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Omicron, imports expected to restrain U.S. growth in first quarter

U.S. economic growth likely slowed sharply in the first quarter as a wave of COVID-19 cases curbed activity, but retained sufficient underlying strength to keep the expansion on track amid headwinds from soaring inflation and rising interest rates.

The growth rate, which is anticipated to be the slowest since the recession triggered by the pandemic ended nearly two years ago, would also reflect a surge in imports, Reuters reports. 

Economists are split over whether inventories would contribute to gross domestic product growth after they accounted for the bulk of the acceleration in GDP in the fourth quarter.

The Commerce Department’s advance first-quarter GDP report on Thursday could lead to warnings of stagflation and recession from some quarters, but economists cautioned that a low growth number would not be a true picture of the economy, noting that other measures of output such as aggregate hours worked and industrial production showed sustained growth last quarter.

“We do have to remember the context of why it is slowing,” said James Knightley, chief international economist at ING in New York. “The Omicron wave, which did hit confidence and people’s movements, largely explains it. And now that we’ve come out the other side of it in reasonable shape, we should look forward to better growth for the second quarter.”

According to a Reuters survey of economists, GDP growth likely increased at a 1.1% annualized rate last quarter. That would be a big step down from the robust 6.9% pace logged in the fourth quarter. Estimates ranged from as low as a 1.4% rate of contraction to as high as a 2.6% growth pace.

The Federal Reserve is expected to hike interest rates by 50 basis points next Wednesday, and soon start trimming its asset holdings. The U.S. central bank raised its policy interest rate by 25 basis points in March, the first hike in more than three years, as part of its fight against inflation. Annual consumer prices increased in March at their quickest pace in 40 years.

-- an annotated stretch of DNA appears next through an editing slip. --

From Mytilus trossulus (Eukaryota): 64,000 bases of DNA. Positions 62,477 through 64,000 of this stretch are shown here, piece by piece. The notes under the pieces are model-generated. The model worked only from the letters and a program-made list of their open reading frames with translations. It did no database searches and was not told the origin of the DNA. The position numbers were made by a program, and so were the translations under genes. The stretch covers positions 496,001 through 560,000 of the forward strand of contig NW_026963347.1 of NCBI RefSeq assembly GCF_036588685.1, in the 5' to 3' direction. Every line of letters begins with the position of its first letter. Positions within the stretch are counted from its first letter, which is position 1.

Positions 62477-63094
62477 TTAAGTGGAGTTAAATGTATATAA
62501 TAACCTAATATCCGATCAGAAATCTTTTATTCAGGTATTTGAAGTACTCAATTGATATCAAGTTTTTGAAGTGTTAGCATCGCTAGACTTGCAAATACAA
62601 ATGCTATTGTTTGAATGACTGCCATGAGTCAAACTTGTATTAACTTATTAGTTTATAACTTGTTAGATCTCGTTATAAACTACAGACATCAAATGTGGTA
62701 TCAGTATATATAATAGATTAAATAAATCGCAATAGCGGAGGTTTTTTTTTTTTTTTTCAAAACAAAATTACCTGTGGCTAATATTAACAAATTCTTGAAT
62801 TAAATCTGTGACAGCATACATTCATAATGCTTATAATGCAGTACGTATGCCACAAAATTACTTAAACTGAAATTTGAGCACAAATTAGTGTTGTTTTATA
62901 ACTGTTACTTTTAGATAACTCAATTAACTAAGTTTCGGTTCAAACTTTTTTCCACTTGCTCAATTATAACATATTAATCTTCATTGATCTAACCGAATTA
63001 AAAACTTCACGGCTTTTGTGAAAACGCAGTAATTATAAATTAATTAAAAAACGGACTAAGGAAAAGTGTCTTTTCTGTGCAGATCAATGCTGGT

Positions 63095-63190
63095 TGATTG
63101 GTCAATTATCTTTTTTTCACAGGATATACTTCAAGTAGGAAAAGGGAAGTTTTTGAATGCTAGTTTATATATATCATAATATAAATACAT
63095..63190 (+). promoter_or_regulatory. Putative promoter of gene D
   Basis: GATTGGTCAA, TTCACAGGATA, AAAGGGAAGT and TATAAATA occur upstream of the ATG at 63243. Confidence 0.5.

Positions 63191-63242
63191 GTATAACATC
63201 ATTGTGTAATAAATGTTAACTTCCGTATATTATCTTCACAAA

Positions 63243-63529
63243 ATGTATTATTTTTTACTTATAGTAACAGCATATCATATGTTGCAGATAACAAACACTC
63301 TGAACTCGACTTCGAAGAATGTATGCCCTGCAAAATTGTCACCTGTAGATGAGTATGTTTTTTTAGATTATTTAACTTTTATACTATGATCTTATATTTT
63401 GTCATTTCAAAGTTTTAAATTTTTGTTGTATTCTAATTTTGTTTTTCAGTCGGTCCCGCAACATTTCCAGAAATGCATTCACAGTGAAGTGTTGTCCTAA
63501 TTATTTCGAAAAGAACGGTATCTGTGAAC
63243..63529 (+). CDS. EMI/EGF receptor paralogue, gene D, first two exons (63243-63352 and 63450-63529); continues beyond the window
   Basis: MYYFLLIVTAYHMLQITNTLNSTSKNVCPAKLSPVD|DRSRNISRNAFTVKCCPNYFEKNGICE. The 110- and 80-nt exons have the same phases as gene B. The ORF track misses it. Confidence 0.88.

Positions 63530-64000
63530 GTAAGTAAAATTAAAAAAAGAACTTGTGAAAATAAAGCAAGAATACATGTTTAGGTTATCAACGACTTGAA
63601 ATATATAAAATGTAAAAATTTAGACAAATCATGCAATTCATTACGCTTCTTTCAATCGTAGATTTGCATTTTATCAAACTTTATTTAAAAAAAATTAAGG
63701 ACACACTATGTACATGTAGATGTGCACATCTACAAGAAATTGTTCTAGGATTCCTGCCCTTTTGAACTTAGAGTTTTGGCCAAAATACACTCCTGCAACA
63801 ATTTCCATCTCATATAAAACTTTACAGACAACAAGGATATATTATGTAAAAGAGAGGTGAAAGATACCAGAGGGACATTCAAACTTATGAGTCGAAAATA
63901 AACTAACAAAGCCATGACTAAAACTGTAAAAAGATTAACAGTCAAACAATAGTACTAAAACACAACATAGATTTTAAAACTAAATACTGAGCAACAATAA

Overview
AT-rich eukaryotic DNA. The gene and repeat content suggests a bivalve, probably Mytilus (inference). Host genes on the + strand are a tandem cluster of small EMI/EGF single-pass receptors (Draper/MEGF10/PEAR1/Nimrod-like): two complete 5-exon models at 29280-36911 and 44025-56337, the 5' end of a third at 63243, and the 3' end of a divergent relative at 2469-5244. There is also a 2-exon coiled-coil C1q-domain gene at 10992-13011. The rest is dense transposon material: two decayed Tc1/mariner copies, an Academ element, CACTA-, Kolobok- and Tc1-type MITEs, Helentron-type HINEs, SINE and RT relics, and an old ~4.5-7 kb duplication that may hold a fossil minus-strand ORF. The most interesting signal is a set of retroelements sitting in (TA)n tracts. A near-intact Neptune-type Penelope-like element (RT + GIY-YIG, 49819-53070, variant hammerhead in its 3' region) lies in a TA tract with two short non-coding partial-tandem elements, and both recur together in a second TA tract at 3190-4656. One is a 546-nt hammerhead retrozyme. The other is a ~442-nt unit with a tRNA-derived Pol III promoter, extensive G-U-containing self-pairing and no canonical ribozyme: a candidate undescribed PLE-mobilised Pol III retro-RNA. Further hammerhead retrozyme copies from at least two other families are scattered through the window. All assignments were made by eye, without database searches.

But the GDP survey was conducted before the release on Wednesday of data showing a record goods trade deficit in March and continued increases in retail and wholesale inventories. 

The jump in the goods trade deficit, driven by robust import growth, led Goldman Sachs to lower its first-quarter GDP estimate to a 1.3% rate from a 1.5% pace. Citigroup predicted the economy contracted at a 1.2% rate.

The imports surge, which economists attributed to front-loading by businesses fearful of shortages because of the Russia-Ukraine war, will cut into growth. It is, however, also a sign of strong domestic demand, and economists say that should be the main focus in the GDP report.

The wider trade deficit is believed to have chopped off as much as 1.5 percentage points from GDP growth last quarter. With local manufacturers lacking the capacity to meet the demand, imports are filling the gap. It would be the seventh straight quarter that trade subtracted from GDP growth.

Growth in consumer spending, which accounts for more than two-thirds of U.S. economic activity, is forecast to have picked up from the fourth quarter’s 2.5% pace, despite taking a hit from the winter wave of coronavirus cases, driven by the Omicron variant. Even with food and gasoline prices soaring, there is no sign yet of consumers pulling back.

Strong wage gains amid a tightening labor market and at least $2 trillion in excess savings accumulated during the pandemic are providing a cushion against inflation. According to data from Bank of America Securities, lower-income consumers, who tend to be disproportionately affected by inflation, were showing greater resilience.

“The lower-income consumer will likely remain resilient at least until the end of this year,” said Anna Zhou, a U.S. economist at Bank of America Securities in New York.

“But the path for next year and beyond is less certain. Should gasoline prices remain elevated for the foreseeable future, they will eventually bite into consumers’ purchasing power despite strong balance sheets.”

Solid growth is also anticipated in business spending on equipment. As a result, a measure of domestic demand – excluding trade, inventories and government spending – is forecast to have grown at nearly double the fourth-quarter pace of 2.6%. Final sales to private domestic purchasers account for roughly 85% of aggregate spending.

“This is consistent with solid underlying momentum in the economy despite any pullback from Omicron and the further surge in prices due to the war in Ukraine,” said Kevin Cummins, chief U.S. economist at NatWest Markets in Stamford, Connecticut.

Still, concerns remain that the Fed could aggressively tighten monetary policy and tip the economy into recession over the next 18 months. The housing market is already showing signs of slowing, with the 30-year fixed mortgage rate shooting above 5%.

But much would depend on how quickly geopolitical tensions and supply chains improve and whether inflation falls.

“Solid fundamentals and still-accommodative financial conditions should help support extension of the economic recovery,” said Sam Bullard, a senior economist at Wells Fargo in Charlotte, North Carolina. “Risks are no doubt on the rise from both global growth weakness and tighter financial conditions and need to be monitored closely.”

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